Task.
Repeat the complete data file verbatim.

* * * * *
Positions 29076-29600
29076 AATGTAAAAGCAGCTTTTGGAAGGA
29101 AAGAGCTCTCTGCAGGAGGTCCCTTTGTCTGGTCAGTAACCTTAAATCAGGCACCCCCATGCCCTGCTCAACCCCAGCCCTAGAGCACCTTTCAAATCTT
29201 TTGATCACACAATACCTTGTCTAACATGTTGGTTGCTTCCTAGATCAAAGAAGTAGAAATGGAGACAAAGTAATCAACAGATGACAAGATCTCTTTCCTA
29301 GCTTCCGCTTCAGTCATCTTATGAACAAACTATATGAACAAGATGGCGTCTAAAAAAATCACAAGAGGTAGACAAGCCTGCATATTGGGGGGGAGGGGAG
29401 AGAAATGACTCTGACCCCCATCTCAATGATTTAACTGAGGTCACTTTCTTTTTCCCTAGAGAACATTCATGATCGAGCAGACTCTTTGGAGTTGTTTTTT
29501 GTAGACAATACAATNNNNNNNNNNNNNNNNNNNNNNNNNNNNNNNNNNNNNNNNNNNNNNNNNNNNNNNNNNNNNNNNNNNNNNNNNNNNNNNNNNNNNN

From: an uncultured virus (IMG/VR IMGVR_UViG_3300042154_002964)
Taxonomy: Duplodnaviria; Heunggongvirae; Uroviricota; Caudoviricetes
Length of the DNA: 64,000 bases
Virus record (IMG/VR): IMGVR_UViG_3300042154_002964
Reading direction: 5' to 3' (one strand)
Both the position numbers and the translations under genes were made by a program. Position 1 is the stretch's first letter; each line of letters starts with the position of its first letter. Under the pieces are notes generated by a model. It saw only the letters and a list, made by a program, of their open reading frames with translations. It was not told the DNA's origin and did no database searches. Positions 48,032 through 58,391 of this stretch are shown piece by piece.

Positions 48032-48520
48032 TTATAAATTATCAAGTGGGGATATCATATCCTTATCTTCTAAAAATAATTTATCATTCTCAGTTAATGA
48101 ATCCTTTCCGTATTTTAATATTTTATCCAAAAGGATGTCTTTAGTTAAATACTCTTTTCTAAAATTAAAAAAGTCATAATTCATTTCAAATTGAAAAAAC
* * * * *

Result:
Positions 29076-29600
29076 AATGTAAAAGCAGCTTTTGGAAGGA
29101 AAGAGCTCTCTGCAGGAGGTCCCTTTGTCTGGTCAGTAACCTTAAATCAGGCACCCCCATGCCCTGCTCAACCCCAGCCCTAGAGCACCTTTCAAATCTT
29201 TTGATCACACAATACCTTGTCTAACATGTTGGTTGCTTCCTAGATCAAAGAAGTAGAAATGGAGACAAAGTAATCAACAGATGACAAGATCTCTTTCCTA
29301 GCTTCCGCTTCAGTCATCTTATGAACAAACTATATGAACAAGATGGCGTCTAAAAAAATCACAAGAGGTAGACAAGCCTGCATATTGGGGGGGAGGGGAG
29401 AGAAATGACTCTGACCCCCATCTCAATGATTTAACTGAGGTCACTTTCTTTTTCCCTAGAGAACATTCATGATCGAGCAGACTCTTTGGAGTTGTTTTTT
29501 GTAGACAATACAATNNNNNNNNNNNNNNNNNNNNNNNNNNNNNNNNNNNNNNNNNNNNNNNNNNNNNNNNNNNNNNNNNNNNNNNNNNNNNNNNNNNNNN

From: an uncultured virus (IMG/VR IMGVR_UViG_3300042154_002964)
Taxonomy: Duplodnaviria; Heunggongvirae; Uroviricota; Caudoviricetes
Length of the DNA: 64,000 bases
Virus record (IMG/VR): IMGVR_UViG_3300042154_002964
Reading direction: 5' to 3' (one strand)
Both the position numbers and the translations under genes were made by a program. Position 1 is the stretch's first letter; each line of letters starts with the position of its first letter. Under the pieces are notes generated by a model. It saw only the letters and a list, made by a program, of their open reading frames with translations. It was not told the DNA's origin and did no database searches. Positions 48,032 through 58,391 of this stretch are shown piece by piece.

Positions 48032-48520
48032 TTATAAATTATCAAGTGGGGATATCATATCCTTATCTTCTAAAAATAATTTATCATTCTCAGTTAATGA
48101 ATCCTTTCCGTATTTTAATATTTTATCCAAAAGGATGTCTTTAGTTAAATACTCTTTTCTAAAATTAAAAAAGTCATAATTCATTTCAAATTGAAAAAAC